So in the context of this verse, "one of you" must refer to one who has in relation to one who has not -- obviously the Lord continually blesses those who are obedient and act according to His will. Thus, when you encounter another who could use what you have to better their situation, you ought to give what you have, for the Lord has given you more than enough to share. You don't have to. But I feel "ought" is a key word, which I've learned a lot about, and it goes back to spiritual gifts and using what the Lord blesses. You become aware of what you can offer, and you develop who you are in relation to the rest of the world through turning this awareness into action.

So, in the context of this project, I've learned so much about giving an ear and voice to those who need to talk (the homeless) and those who need to hear (those who live and work outside this issue). And thanks to Justin, I had time to develop those and take focused action.

Learning about what we're able to offer is one step, but acknowledging that we cannot remain unmoved is the next, and that's development. And we develop who we are, we take action through what the Lord has blessed us with. IE: Feeding the poor when we have enough food; writing a book about homeless youth when we know we can -- we just have to do it.

I hope that kind of answered your question...

6. What do you hope to achieve through the book?

I hope people realize what's going on in our own backyard. I hope shelters gain a new kind of support, a support from our surrounding community they have never experienced. And, I hope our work on this book demonstrates what can happen when a small group of people bring their minds together and move in a focused manner, because we can all do this in different forms concerning different things! We just have to move and work together -- there's a wonderful community of people all around us, we just need to learn how to ask for help.

7. In your opinion, how can we best help and love the homeless community?
We need to learn about who these men, women, and children are. It's easy to talk about them as "an issue" or a percentage. It's not easy to talk about them as an uncle or father or mother or whatever. Also, when spending time with them in shelters or wherever, we need to talk to them and let them know we think of them as people who have hearts and like baseball and pizza and politics and God.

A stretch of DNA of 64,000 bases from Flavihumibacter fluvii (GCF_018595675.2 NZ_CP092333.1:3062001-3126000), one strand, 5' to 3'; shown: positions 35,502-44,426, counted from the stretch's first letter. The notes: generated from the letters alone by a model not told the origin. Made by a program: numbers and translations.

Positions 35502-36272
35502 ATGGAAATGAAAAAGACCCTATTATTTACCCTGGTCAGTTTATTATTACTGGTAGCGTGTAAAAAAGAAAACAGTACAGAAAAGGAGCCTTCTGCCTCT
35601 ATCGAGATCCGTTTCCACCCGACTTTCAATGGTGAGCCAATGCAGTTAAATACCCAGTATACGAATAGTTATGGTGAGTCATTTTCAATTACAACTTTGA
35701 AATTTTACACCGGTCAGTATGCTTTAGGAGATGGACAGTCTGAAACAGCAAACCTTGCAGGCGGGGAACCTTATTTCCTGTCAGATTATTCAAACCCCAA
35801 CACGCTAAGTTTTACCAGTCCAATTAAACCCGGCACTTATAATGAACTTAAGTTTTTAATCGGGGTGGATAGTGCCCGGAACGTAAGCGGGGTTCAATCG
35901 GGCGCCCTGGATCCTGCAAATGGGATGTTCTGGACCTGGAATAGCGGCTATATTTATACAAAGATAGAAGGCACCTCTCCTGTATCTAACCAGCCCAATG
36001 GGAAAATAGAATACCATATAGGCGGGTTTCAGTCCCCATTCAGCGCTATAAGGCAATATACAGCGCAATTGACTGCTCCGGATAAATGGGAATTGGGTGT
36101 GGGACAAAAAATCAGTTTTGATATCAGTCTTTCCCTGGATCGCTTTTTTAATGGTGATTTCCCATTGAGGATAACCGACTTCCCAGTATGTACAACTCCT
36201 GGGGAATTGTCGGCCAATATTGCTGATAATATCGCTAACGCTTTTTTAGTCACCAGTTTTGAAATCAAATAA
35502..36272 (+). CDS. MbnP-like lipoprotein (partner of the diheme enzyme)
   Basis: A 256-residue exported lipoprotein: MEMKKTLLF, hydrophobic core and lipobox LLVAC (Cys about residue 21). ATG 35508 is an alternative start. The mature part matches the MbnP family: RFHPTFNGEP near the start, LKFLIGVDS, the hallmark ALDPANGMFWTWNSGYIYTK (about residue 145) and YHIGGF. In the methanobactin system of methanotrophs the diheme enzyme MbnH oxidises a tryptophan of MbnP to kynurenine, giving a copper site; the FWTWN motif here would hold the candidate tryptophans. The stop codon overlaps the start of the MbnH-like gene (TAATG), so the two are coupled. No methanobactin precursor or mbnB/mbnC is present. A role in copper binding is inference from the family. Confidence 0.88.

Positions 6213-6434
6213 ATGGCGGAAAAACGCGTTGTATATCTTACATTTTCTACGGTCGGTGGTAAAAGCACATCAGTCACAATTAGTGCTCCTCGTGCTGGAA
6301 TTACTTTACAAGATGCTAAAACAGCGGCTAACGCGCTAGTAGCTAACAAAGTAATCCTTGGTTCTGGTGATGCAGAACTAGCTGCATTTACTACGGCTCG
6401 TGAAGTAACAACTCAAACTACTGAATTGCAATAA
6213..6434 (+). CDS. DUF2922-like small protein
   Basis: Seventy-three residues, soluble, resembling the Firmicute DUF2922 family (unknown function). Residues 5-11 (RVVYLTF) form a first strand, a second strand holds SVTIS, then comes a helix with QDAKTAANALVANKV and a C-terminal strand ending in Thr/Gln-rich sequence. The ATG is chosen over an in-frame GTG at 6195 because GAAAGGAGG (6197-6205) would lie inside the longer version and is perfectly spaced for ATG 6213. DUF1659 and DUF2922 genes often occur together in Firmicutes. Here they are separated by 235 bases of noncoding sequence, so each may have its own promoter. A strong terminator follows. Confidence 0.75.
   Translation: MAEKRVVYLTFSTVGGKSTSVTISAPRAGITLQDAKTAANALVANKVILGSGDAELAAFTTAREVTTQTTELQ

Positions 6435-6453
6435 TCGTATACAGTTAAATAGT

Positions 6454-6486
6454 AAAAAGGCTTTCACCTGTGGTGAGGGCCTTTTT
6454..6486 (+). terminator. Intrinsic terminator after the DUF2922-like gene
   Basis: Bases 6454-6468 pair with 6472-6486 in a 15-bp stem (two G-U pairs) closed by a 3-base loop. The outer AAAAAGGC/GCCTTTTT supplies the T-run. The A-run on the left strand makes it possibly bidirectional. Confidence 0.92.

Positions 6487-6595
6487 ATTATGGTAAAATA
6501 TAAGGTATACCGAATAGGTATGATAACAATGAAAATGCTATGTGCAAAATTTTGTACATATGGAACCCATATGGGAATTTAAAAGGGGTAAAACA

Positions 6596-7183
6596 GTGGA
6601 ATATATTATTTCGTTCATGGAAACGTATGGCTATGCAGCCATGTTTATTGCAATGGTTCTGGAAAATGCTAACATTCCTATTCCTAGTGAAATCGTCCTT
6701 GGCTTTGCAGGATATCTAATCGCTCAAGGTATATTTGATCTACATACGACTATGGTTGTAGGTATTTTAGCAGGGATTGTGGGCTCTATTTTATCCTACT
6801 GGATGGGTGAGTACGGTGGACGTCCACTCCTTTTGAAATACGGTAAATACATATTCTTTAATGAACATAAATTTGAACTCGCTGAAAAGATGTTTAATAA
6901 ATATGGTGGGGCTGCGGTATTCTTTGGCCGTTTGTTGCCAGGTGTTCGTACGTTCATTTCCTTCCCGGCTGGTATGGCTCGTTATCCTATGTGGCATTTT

It pains me to watch a volunteer group come in, prepare a meal, serve the meal, and then stand in the kitchen as the men, women, and children eat. When's the last time you invited friends over for dinner, cooked them a meal, and then stood in the kitchen and watched them enjoy what you prepared?  

 9. In your opinion, how have we failed in helping and loving the homeless community?
We don't look at them as friends who need time and patience to develop relationships with. Relationships I developed with those around me didn't just happen. I had to call them, hangout with them, forgive them, ask for forgiveness myself, treat them like a human being, etc. To love and to be loved, that old story.

10. What do you feel is the role of the church in helping the homeless?

Everything as a church shouldn't be focused on the homeless. But, as a church matures as a body, it should move it's thinking away from "how do we help ourselves" to "how to do we help others" -- as someone does when they realize the world doesn't revolve around them. The homeless are a pretty good crowd of people to reach out to -- because they have an "obvious" appearance. But not every homeless person is without God. I've met quite a few practicing Christians. And you should hear their prayers. I don't know if I've ever heard someone speak from the heart so well.

But, as a church body moves, with all of its different parts, some awesome things can be accomplished within a community. To get the body to move together, however, can be difficult -- some people like to talk and figure everything out, while others just like to take action and then reflect on how things could have gone better. (I'm that second kind of person, if you haven't figured that out. Rarely, do I start a debate in my head until afterwards. I can reflect on how to be more efficient that way.)

11. If readers could take away only one thought from reading the book, what would want that to be?
I could do this, too -- but expressed in a different way, through my own gifts.

12. Also feel free to add anything at all you would like to about the book.

This book needs all of our help to have an impact on our community. We're all going to witness this effect on the shelter systems in our home community. How awesome is that?

You can get a copy of From a Growing Community, Iowa Homeless Youth at http://www.shriekingtree.com/growingcommunity/.

For more information on Iowa Homeless Youth check out the Iowa Homeless Youth website.  http://www.yss.ames.ia.us/ihyc/index.html